Derek Turner writes . . .
I’m married to an archaeologist, and my spouse and her archaeology friends have lots of stories about conversations that go like this:
“So, what do you do?”
“I’m an archaeologist.”
“That’s exciting! What dinosaurs have you discovered?”
This sort of exchange is messed up on two different levels. First, and most obviously, there’s the confusion about archaeology vs. paleontology. Not that readers of this blog need to be told, but archaeologists study humans, not dinosaurs! But even once you correct the exasperating archaeo/paleo confusion, there’s a deeper problem here, and one that’s less often noticed. Many people also have the mistaken impression that paleontology = dinosaur science. In the exchange above, the questioner assumes that archaeologists must be looking for dinosaur bones. But that assumption isn’t even true of paleontology!
Science education fail. Twice over.
The Drosophila of Paleontology
When I first started to do some work in philosophy of paleontology, as a grad student in the late 1990s, I was primarily interested in thinking about dinosaur science. Who wouldn’t be? Of course, I knew that paleontology is the study of prehistoric life more generally, but in my own work, I kept coming back to examples from dinosaur science. My very first effort was a paper on functional morphology: How do scientists figure out what strange fossilized structures were for? I started looking, in particular, at the history of scientists’ attempts to discern the function(s) of the cranial crests of the duckbilled dinosaurs—the hatchet-shaped crest of Lambeosaurus, the Greek helmet crest of Corythosaurus, and the incomparable cranium of Parasaurolophus (below). What's the headgear all about?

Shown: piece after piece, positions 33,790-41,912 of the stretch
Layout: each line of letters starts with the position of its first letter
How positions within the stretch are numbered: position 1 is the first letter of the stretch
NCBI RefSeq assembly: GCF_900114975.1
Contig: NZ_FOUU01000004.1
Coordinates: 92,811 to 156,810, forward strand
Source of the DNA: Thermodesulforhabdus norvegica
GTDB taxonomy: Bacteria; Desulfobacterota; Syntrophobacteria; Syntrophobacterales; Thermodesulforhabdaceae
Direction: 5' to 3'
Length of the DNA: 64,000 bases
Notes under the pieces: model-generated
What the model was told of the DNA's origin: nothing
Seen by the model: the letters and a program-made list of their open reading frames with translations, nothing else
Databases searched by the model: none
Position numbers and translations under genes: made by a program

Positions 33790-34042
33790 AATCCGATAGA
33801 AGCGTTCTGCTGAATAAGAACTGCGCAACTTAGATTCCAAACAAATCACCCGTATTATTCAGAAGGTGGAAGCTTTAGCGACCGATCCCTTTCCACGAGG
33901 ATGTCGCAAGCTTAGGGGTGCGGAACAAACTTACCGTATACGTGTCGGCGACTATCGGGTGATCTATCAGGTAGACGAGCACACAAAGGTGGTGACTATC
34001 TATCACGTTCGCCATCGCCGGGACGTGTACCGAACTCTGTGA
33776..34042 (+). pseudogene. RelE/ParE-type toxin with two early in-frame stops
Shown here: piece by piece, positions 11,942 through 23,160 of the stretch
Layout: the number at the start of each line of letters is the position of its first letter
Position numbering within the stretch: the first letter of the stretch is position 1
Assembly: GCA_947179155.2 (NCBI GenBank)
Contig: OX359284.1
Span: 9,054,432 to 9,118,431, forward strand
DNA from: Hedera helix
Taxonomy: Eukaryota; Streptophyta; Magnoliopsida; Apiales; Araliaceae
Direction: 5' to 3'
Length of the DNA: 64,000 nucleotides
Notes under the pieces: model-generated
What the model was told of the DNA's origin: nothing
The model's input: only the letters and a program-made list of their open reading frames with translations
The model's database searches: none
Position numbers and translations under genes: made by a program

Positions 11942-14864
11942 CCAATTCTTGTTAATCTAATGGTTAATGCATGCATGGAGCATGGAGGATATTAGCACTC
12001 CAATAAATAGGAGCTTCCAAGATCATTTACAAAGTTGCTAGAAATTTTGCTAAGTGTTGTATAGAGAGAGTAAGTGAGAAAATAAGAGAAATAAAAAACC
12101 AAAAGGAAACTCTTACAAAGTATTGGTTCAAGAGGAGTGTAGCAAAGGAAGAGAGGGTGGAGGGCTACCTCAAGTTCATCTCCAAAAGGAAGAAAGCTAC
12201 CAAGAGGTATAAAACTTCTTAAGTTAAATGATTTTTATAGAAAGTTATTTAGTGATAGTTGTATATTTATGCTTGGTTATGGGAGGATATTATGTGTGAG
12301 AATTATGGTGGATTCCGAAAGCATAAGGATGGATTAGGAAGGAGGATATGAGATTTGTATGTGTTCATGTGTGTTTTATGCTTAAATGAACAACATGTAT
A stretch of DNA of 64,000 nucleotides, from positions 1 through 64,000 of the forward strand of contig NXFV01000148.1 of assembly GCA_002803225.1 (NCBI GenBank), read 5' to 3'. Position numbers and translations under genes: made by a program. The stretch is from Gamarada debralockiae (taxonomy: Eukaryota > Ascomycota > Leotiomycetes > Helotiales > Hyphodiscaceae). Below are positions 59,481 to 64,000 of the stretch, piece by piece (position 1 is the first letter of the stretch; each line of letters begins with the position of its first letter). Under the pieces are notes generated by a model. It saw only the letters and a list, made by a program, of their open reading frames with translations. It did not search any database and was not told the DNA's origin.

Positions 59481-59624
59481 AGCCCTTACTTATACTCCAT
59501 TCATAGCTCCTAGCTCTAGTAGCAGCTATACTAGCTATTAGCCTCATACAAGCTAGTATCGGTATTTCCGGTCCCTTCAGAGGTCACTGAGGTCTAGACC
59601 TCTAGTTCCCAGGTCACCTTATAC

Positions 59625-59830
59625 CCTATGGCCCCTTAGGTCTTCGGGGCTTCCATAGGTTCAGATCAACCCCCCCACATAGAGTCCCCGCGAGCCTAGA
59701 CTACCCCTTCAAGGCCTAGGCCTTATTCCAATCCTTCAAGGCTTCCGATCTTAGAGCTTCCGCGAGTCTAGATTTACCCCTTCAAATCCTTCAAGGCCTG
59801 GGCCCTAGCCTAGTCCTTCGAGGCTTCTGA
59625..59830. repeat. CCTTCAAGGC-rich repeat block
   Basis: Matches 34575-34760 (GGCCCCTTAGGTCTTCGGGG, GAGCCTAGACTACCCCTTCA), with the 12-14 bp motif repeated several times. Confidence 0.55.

Increasingly, though, as I’ve learned more and more about paleontology I’ve come to wonder if dinosaurs might be overrated in one important respect. Dinosaurs are intrinsically fascinating. They have a larger cultural significance, and they also have a starring role to play in science education. Dinosaur paleontology is like the scientific version of a gateway drug. Not only that, but the fact that so many people are generally familiar with dinosaurs makes them a great way to begin to engage readers with issues in philosophy of science (for example, in many of our essays on this blog). But although the love of dinosaurs is what drew me into the philosophy of paleontology in the first place, if I were a paleontologist, I’m not sure if I would devote all my energy to studying them.
You may have noticed that every contributor to the Extinct blog has a caricature with a prehistoric totem animal. My own animal—the critter with the tentacles and the coiled shell—is an ammonoid. The German paleontologist Adolf Seilacher once wrote that “ammonoids are for paleontologists what Drosophila is in genetics.” Drosophila, the ordinary fruit fly, was the easy-to-work-with model organism that facilitated the rise of modern genetics. The implication is that ammonoids are more central to paleontological research than dinosaurs are. Why would Seilacher say this?
The Underrated Richness of the Ammonoid Fossil Record